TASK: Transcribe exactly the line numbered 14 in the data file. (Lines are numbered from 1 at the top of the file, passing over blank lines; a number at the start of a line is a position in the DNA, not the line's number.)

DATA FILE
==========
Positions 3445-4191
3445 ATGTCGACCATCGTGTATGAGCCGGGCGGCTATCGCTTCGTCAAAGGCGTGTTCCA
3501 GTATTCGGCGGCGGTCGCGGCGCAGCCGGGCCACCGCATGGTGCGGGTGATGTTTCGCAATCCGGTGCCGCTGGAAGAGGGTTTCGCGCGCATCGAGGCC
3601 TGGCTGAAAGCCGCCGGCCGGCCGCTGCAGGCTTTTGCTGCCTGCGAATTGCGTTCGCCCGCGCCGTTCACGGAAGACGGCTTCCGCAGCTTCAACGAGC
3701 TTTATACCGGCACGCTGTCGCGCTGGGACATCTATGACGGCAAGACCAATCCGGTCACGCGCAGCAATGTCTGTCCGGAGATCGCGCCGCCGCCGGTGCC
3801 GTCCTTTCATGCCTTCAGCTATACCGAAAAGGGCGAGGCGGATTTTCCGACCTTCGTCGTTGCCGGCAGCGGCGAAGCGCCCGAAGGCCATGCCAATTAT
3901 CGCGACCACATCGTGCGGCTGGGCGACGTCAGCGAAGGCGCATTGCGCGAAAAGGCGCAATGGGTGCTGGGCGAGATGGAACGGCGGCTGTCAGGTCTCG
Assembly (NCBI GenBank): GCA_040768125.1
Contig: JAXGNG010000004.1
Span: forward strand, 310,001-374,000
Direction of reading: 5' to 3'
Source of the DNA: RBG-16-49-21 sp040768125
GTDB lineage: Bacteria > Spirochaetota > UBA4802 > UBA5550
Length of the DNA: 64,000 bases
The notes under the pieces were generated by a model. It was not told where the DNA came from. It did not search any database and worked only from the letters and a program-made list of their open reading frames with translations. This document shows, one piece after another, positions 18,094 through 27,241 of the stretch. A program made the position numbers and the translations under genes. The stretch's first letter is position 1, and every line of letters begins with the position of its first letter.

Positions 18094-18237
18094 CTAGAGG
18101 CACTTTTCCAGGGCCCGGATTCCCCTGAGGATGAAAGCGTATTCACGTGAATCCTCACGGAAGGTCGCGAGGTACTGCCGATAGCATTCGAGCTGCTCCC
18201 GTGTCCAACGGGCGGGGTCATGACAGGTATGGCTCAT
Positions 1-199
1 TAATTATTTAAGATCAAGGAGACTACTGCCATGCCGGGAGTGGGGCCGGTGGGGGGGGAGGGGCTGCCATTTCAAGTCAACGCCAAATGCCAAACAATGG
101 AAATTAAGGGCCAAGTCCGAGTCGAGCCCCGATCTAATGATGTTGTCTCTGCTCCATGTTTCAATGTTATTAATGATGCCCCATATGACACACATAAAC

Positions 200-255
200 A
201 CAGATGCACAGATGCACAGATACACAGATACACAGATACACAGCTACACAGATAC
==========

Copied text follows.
Length of the DNA: 64,000 bases